Stevie G: Great to see jazz joy return to Cork city

Cork Jazz Festival show the potential for the city to have more weekend focused music festivals, says Stevie G in his Downtown column
Stevie G: Great to see jazz joy return to Cork city

Live at the Cork Jazz Festival. The weekend showed the potential of Cork city as a music festival destination.

The Guinness Cork Jazz Festival really does show the potential of Cork as a music city.
Its return this week, as restrictions lifted, was warmly greeted by the masses in Cork, and huge numbers hit the city throughout the three or four days.

Limited travel opportunities with a shutdown airport and limited train access didn’t stop lots of visitors coming here too, and it seemed that half of Cork city and county was out and about on most nights. Even the daytime was packed, and there were huge queues even in the rain for nearly every venue.

All in all, it was a successful relaunch of a festival that came back to life in increasingly uncertain circumstances in the last few weeks. The easing of restrictions were originally announced in late August, and the festival was only booked in the following weeks, as the organisers scrambled to see who was available.

A very impressive line-up of jazz artists made up a very strong bill, though the cancellation of Yasiin Beys’ Opera House show at the last minute was a disappointment to his many fans (and this columnist, who had hyped the show incessantly here in recent weeks). This was not on the organisers or the venue though, and it was one of the few downsides of a great weekend.

As someone who was DJing for the weekend myself, I didn’t attend many actual shows, but I was in the city soaking it all up and it felt good to be back.

The queues were not for me, but it’s understandable that people would be eager to get back to going out, after being in an 18 month lockdown. There was a lot of pictures of these queues all over social media on Saturday morning, with many people scornfully suggesting that those heading out were gonna be responsible for the next wave of the pandemic. This wave is already underway and I think it’s gonna get worse soon, and I also think the nighttime industry, which has been mostly shut for 18 months, is gonna be blamed once again for when it all goes wrong. Blaming young people for wanting to go out seemed a bit much.

The handling of the easing of restrictions has been once again, terrible, and a week of mixed messaging culminated in a bizarre 6pm announcement last Friday that venues would require advance ticket purchasing going forward (starting from a few weeks).

This announcement came as the doors to many venues were already open, and it only added to the immense stress and confusion that those working in the industry are experiencing. More guidelines have followed since and many feel that they are unworkable, but we will see what happens.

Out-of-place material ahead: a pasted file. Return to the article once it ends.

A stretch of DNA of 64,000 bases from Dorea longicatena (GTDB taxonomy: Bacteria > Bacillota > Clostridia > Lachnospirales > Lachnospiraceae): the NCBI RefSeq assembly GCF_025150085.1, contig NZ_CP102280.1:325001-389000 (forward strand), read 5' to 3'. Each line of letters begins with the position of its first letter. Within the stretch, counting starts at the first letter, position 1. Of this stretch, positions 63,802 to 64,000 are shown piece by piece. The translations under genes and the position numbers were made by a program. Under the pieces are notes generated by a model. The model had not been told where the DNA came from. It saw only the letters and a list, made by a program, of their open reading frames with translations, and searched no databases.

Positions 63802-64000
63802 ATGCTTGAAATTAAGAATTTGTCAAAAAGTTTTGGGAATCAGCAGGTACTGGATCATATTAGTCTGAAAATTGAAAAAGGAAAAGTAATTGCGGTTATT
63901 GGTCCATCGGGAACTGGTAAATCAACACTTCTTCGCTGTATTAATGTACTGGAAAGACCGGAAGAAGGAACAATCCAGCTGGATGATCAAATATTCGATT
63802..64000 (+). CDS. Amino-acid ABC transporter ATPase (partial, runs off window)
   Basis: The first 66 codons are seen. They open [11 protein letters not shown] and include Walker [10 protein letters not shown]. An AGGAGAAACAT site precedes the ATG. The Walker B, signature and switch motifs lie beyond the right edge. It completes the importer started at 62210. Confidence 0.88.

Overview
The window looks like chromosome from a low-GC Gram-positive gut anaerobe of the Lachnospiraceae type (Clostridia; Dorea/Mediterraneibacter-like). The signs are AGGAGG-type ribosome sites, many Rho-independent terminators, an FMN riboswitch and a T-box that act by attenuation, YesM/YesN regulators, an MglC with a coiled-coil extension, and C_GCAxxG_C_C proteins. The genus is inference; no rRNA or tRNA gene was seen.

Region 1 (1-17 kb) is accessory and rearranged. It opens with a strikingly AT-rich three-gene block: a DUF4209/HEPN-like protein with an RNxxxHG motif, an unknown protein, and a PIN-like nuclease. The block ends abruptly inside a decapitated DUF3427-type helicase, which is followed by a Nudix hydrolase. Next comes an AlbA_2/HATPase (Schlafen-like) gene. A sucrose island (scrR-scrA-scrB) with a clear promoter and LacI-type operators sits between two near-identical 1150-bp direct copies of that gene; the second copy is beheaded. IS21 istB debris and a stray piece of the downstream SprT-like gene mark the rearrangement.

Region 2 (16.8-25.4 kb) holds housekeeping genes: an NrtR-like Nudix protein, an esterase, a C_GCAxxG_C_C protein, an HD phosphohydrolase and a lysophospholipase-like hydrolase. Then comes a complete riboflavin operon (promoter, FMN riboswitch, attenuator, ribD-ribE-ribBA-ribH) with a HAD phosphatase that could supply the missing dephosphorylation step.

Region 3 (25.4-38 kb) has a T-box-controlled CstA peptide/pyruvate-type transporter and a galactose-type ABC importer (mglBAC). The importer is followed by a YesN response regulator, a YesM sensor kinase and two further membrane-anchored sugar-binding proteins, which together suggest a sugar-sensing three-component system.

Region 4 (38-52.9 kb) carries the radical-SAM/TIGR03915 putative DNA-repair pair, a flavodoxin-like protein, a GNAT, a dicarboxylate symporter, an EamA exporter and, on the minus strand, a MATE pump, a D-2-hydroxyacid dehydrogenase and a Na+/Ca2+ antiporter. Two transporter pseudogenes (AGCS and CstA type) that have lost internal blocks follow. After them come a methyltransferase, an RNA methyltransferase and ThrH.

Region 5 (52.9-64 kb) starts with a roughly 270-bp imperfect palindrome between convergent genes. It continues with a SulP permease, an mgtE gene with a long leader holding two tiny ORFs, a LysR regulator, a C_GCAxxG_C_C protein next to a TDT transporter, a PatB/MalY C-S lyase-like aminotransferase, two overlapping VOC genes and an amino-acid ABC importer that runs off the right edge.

Will we go to another Lockdown again soon? If so the night-time industry will most likely be the first to shut again.

The venues I attended were efficient and thorough with with their checking of vaccine passes this weekend, and even though it slowed things down, it was a small price to pay for some degree of peace of mind and safety.

It remains to be seen how everything will work out but the uncertainty will remain too for many more months yet. I personally think we need to align ourselves with the countries who have successfully reopened society and I think that testing and vaccine passports are the way forward, especially now that most of us are vaccinated.

The jazz weekend is about music and fun and friends and everything else, and the buzz in Cork was amazing. It really is the place to be every October, so let’s hope we are back in business properly by next year. There’s big plans and big acts promised, so I really do think this can be the start of something special for Cork.

The jazz weekend also shows the potential of the city as a music destination, and I’ve always said that it’s a pity we don’t have more weekends that draw as many visitors, despite some notable efforts to try.

The economic impact of the weekend hardly needs explaining, and it’s a big reason why we should value our music venues and artists and people in the industry better.

Apart from economics, music is an important creative outlet for artists and audiences alike, and everyone I spoke to this weekend agreed that they missed the buzz of live music greatly. Hopefully we are now back for good!

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